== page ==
Now we will continue modelling the chain itself. For this,
just add a Curve Path (we could use a different curve but this one
gives better results). In Edit Mode, move its vertices until get the
desired shape of the chain (Figure 22.28, “Using a curve path to model the chain.”).
If not using a Curve Path, you should
check the button
3D in the Edit Buttons to let
the chain be real 3D.
Select the object "Link" we modelled in the previous step and
parent it to the chain curve, again as a normal parent.
Since we are using a Curve Path the
CurvePath in the AnimButtons will be automatically
activated, however the
CurveFollow option will not, so you
will have to activate it (Figure 22.29, “Curve settings.”).
If the link is dislocated, select it and press ALT-O to clear the origin. Until now we have done little more than animate the link along the curve. This can be verified by playing the animation with ALT-A.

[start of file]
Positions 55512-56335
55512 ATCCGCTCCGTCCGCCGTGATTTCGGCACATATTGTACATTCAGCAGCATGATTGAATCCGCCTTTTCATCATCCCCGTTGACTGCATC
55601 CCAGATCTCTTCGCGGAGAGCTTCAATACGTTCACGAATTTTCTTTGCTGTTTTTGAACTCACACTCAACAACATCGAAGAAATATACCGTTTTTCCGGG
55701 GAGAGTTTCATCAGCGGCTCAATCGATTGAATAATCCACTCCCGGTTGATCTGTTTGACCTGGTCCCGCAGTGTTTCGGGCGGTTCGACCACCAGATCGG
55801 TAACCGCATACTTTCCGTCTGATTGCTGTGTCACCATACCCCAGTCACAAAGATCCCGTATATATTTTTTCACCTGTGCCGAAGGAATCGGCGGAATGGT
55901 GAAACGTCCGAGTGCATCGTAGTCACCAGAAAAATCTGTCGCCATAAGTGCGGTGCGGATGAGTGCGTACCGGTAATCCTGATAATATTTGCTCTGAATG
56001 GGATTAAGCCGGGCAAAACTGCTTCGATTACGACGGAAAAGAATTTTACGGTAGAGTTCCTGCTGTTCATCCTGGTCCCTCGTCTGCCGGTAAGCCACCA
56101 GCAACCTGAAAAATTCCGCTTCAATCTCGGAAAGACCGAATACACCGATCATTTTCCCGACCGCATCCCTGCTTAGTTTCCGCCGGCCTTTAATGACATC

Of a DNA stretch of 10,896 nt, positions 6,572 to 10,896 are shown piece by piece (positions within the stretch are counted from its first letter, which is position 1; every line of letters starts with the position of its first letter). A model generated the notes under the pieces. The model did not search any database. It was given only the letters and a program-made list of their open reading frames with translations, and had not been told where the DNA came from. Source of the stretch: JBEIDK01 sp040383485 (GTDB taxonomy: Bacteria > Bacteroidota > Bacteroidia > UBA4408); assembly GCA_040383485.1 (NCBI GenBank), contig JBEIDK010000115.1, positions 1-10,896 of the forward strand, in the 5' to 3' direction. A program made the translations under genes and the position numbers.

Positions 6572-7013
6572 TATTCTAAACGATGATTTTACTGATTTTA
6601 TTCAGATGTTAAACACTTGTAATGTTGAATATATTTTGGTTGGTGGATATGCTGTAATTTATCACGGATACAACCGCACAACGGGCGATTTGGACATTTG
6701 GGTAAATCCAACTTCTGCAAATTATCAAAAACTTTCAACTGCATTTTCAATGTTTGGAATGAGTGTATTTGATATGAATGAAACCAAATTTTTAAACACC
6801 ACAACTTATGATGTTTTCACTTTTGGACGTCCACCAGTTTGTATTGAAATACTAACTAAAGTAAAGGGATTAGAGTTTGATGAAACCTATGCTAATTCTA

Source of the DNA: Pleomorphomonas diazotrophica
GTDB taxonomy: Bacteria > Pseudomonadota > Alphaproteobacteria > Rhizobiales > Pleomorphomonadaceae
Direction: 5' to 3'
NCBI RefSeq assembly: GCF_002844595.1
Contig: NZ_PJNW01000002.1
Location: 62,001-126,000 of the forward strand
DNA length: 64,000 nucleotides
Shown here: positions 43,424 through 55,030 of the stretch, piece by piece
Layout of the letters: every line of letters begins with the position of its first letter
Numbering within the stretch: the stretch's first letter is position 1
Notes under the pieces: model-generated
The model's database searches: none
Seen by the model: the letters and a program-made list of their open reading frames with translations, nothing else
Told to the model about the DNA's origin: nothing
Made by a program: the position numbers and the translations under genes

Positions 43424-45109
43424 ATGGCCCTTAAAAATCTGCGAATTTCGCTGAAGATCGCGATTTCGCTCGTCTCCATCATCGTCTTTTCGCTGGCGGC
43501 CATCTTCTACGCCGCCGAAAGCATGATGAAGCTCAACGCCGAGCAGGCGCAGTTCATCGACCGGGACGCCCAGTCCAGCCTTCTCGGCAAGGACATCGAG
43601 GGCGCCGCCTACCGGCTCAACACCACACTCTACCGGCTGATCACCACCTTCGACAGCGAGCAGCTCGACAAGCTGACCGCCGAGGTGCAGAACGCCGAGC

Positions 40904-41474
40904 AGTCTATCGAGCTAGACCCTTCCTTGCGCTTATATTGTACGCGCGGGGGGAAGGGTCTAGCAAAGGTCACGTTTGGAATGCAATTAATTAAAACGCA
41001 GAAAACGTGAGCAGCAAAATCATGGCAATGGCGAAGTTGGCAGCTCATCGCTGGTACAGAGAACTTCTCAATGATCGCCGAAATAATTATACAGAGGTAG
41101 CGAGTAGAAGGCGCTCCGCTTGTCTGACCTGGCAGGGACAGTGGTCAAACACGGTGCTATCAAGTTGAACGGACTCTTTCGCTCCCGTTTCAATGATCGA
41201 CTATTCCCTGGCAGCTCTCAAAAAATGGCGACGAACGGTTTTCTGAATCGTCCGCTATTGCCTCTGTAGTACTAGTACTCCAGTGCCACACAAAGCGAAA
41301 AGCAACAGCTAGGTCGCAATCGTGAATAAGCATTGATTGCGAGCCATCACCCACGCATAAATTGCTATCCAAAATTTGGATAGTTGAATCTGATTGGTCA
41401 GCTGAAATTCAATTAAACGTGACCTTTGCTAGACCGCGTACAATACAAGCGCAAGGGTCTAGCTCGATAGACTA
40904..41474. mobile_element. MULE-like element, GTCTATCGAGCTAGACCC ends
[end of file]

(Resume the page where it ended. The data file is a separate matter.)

Now, with the link selected once again go to the Object Context and
Anim settings Panel.
Here, activate the option
DupOf: NumButtons. Normally we
are going to use
DupOf: 0 but for a chain, if using
DupOf: 0 the
links are too close from each other you should change the value
PathLen for the path curve to a lesser value, in the Editing
Curve and Surface Panel and then
DupEnd: value for the link to that
number (Figure 22.30, “Adjusting the DupliFrames.”).
We need it so that the link rotates along the curve animation, so we
have each link rotated 90 degrees with respect to the preceding one in the
chain. For this, select the link and press